Tag Archives: North Carolina

Crape Myrtles and Southern Gardens

I grew up on the Southeast coast of North Carolina. The weather is humid and subtropical. The winters are very mild and the hot summer days are often followed by short rain storms. I did not realize how much the ocean breezes cooled the air until I moved about an hour-and-half inland to attend college. The summer air was so humid and thick you could cut it with a knife!

The good side, as a gardener, is I could grow so many tropical species down there! Now I am two-and-half hours from the coast and the winters are just a bit colder but not by much thanks to climate change.

Crepe Myrtles are a very popular tree or large shrub throughout the South. The flowers originally came in shades of red and pink but now there are whites and lavenders and purples. There are also a few sections with burgundy foliage, also.

NCSU has a very nice list of the cultivars with descriptions of flower color and growth habits:

http://www.ces.ncsu.edu/depts/hort/consumer/factsheets/trees-new/lagerstroemia_indica.html

A few photos for Crape Myrtles around Raleigh, North Carolina.

I call this color watermelon. These are in my neighborhood.

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A pink Crape Myrtle in Cameron Village Shopping Center.

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A young group of mixed colors near Cup-A-Joe.

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And a beautiful purple Crape Myrtle in front of The Reader’s Corner.

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This beautiful red one on Oberlin Road has a very nice shape.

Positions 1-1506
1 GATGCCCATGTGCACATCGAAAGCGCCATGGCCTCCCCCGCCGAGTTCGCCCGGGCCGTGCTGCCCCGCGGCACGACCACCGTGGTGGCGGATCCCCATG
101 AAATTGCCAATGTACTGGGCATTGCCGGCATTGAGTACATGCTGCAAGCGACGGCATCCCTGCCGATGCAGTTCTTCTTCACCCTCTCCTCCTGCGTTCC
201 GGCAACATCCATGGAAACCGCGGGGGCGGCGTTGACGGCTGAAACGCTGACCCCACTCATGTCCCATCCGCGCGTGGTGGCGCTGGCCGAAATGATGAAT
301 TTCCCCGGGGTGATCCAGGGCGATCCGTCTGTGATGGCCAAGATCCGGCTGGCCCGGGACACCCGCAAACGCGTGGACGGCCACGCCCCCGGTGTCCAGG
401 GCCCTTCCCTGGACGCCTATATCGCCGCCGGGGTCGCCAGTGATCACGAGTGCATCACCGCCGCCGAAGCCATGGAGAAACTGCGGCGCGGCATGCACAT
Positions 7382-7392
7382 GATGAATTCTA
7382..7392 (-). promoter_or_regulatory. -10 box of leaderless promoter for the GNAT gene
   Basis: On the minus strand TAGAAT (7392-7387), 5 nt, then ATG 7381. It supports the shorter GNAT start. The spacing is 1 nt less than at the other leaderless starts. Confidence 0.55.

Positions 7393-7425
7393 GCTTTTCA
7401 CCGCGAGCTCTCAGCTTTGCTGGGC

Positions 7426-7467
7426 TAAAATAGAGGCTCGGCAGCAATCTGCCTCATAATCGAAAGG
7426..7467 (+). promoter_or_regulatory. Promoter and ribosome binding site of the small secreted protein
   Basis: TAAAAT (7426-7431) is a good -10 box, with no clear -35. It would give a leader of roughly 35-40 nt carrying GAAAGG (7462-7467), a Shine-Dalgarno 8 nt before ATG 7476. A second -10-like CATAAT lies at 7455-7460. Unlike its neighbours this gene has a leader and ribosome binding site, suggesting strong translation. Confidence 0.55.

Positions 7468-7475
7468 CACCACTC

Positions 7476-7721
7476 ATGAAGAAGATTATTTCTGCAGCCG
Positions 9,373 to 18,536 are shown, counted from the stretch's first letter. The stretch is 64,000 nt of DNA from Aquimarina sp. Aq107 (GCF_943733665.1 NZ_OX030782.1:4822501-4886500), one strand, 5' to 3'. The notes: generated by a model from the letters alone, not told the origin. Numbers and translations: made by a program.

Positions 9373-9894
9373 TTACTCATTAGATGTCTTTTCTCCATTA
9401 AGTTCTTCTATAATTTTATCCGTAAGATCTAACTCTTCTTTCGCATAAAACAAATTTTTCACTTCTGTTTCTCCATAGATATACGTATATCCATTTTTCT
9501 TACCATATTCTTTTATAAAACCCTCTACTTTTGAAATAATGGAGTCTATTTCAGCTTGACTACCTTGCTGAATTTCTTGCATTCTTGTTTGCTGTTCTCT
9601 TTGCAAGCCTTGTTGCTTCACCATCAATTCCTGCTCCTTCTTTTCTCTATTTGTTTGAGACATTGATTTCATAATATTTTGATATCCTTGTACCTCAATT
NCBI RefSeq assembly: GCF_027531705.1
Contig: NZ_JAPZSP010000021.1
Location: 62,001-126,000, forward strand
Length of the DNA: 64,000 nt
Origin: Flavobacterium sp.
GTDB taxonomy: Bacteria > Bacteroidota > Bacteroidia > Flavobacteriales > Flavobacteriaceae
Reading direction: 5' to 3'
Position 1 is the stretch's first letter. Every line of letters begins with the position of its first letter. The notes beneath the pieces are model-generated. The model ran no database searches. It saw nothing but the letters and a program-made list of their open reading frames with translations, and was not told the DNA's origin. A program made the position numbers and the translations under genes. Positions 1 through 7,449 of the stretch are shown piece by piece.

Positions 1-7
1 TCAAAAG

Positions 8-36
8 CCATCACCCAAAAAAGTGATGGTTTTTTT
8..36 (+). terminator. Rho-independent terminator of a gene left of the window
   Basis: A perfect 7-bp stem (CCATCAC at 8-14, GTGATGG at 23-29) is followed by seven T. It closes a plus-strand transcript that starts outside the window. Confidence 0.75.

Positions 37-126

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And a white one photographed late in the evening.

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Crape Myrtles need to only be pruned to removed crossed limbs or damaged or low hanging limbs. Some varieties have beautiful bark that can peel in beautiful strips which revel shades of red and brown.

Unfortunately, most landscape crews do not know how to prune this heavy blooming plant. They tend to prune crape myrtles as if they are herbaceous perennials.

This promotes an awful water- sprout type growth.

These are weak stems which may eventually split the main trunk where they are attached. This type of pruning creates a look of a pollarded tree. Its not attractive or healthy for any tree.

Just say NO and don’t.

No! No! No! If you are in doubt that your Crape Myrtles need to be pruned. Just don’t do it. They will look better with a more natural shape anyway.

This is a properly pruned crape myrtle.

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This pruning allows the a more natural shape to develope which allows the beautiful and colorful bark to be seen.

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🙂

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Filed under General Gardening, Plants

Pollen invasion and the new growth of Spring arrives.

The temperatures have become steadily warmer and have really fueled growth in the garden. One negative side effect, as least for me, is the onslaught of pollen from the wind pollinated pines and oaks. I have had to deal with the allergies every Spring my entire life!

When it rains during this time I can breathe for a few hours as the rain cleans the air temporarily! You can see how it coats everything.

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Side walks are covered for a week or two and the rain washes it into the low areas.

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I would like to just stay inside and pray for rain during all of this but their is work to be done!